Letters of Recommendation

Recommendation letters indicate to the admissions committee that individuals who know you think you will do good work in graduate school.  They also validate some of the things that you declare in your CV and in your “Statement of Purpose” essay.  Often a selection committee will use the numeric information (GPA, GRE) to rank the applicant pool.  Then they look at a group of the highly ranked candidates and eliminate from further consideration any candidate who does not fit well with their program (based the Personal Statement Essays).  Final decisions often come down to looking at recommendation letters for the most convincing endorsements.

Who to Ask
Usually you will need three recommendations.  For the reason mentioned above, give careful consideration to the individuals you ask to write your recommendation letters.  Ask professors, current or past supervisors, advisors, or other people who know you and your work well.   Academic references usually carry the most weight, and most faculty have experience writing these types of letters.  Your references will need to support their comments with specific examples of your performance as an undergraduate.  It is better to ask someone that can offer facts to support a strong recommendation than someone with a prestigious title that can only give you a modest and weakly supported recommendation.

When and How to Ask
Most schools have incorporated collecting letters of recommendation in the online application process.  You will enter the names and email addresses of your references into the system at some point during the application process.  Your references will be provided login information and invited to enter or upload their letters.  They are usually also ask a few questions such as their relationship to you, how long they have observed your work, and how they would compare your work to your peers.  It is best to give your references at least three weeks to complete their letter.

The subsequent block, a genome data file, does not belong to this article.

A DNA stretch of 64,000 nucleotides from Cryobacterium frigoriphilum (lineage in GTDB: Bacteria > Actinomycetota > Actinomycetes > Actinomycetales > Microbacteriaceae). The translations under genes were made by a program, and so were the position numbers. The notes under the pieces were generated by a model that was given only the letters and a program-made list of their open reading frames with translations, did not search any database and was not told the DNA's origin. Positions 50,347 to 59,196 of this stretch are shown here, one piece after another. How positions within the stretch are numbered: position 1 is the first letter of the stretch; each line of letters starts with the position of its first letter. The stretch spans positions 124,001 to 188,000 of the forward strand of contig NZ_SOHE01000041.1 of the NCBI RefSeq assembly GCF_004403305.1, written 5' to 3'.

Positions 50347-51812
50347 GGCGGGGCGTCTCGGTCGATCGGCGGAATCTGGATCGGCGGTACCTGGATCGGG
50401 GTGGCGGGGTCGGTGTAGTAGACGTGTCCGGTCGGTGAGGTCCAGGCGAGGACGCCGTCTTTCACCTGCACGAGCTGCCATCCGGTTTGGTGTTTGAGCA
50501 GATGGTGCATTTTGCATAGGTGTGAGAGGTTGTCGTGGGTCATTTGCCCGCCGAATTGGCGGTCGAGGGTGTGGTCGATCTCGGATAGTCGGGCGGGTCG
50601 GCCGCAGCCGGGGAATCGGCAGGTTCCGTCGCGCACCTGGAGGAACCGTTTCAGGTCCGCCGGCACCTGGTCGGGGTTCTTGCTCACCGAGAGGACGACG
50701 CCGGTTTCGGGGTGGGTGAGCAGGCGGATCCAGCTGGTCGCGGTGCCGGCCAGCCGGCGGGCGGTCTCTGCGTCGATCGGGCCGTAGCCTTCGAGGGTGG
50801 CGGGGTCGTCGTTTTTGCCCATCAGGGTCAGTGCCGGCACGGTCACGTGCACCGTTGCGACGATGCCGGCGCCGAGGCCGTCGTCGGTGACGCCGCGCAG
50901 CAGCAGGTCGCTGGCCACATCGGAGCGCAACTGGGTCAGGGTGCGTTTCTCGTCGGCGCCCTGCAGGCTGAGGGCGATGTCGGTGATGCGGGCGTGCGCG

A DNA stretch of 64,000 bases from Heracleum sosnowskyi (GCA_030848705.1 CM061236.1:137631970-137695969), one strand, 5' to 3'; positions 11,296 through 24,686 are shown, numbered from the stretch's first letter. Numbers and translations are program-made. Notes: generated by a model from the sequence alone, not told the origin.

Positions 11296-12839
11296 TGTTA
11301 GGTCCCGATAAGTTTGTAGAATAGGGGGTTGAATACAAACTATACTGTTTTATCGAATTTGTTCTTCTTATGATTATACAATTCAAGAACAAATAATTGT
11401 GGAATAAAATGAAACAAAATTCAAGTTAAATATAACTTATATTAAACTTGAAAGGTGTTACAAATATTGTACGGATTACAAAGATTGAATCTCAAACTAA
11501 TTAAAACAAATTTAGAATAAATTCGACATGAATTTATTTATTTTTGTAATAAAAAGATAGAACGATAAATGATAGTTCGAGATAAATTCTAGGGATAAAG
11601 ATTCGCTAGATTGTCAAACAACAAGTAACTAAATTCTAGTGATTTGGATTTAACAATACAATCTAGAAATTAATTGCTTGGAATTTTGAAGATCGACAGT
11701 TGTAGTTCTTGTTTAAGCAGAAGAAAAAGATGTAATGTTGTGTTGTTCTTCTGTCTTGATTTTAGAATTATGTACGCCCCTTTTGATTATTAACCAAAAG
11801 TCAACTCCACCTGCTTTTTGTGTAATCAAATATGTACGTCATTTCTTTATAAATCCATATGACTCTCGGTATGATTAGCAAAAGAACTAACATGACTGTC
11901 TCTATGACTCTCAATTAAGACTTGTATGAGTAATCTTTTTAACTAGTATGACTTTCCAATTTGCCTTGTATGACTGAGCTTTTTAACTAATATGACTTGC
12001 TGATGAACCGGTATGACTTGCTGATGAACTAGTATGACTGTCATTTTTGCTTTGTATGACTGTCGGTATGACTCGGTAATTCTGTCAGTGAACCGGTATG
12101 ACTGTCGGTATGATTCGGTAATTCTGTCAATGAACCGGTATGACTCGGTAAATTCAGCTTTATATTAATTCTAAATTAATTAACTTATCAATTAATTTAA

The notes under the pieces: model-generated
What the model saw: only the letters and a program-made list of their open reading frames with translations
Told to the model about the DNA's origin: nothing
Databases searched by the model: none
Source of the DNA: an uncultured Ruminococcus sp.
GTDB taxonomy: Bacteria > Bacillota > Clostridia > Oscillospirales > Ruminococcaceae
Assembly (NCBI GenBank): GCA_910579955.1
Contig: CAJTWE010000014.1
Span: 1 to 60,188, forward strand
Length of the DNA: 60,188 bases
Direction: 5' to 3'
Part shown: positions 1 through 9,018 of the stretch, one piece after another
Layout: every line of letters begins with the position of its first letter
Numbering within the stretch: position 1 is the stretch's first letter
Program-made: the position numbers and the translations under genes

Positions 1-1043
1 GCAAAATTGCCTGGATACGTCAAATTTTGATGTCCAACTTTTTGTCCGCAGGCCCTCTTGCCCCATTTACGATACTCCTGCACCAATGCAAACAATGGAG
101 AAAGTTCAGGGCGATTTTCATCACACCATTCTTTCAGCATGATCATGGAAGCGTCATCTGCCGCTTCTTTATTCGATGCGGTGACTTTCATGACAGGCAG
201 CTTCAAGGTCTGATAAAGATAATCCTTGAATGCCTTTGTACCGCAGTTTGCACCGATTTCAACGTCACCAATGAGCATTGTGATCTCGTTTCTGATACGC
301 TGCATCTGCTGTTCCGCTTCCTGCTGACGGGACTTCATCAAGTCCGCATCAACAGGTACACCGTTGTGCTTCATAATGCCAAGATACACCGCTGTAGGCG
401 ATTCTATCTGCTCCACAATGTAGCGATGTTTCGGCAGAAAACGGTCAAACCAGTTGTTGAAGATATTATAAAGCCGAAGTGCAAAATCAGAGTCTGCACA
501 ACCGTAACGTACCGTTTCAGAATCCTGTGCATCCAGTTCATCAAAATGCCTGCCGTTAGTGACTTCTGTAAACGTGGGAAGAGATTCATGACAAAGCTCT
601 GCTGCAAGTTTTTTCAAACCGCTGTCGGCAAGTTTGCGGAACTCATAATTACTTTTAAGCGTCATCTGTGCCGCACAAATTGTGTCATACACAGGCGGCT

Ideally you will have cultivated professional relationships with the individuals that you intend to ask.  Email them and request a meeting to discuss your graduate school plans.  Ask if they would feel comfortable recommending you for graduate school.  If their response is encouraging, or better yet enthusiastic, ask them if they would be willing to write a letter of recommendation.  If their response is reserved, thank them for their candid response and consider asking another individual.

Steps that Can Lead to Stronger Recommendations
Help your references by providing them the information that they will need to complete a strong letter as efficiently as possible.  Provide them with a copy of your statement of purpose and CV/resume.  It is also very helpful to provide a summary of each program to which you are applying. Include the application deadline, the type of research your will be doing, any required qualifications of the program, and why it appeals to you. Remind them of specific things about your performance or preparation for graduate school that they may have forgotten but you hope they will include in their recommendation.

It is common practice to waive your right to review the letters.  The US Federal Educational Rights and Privacy Act of 1974 (FERPA) gives enrolled students the right to view the contents of their application files. By waiving this right, your references are likely to be more candid in their statements about you.  Some references may refuse to submit a letter when they learn that its confidentiality is not guaranteed.

Once you have been accepted into a program, as a courtesy you should send thank you letters to people who wrote you recommendation letters or helped you in the application process.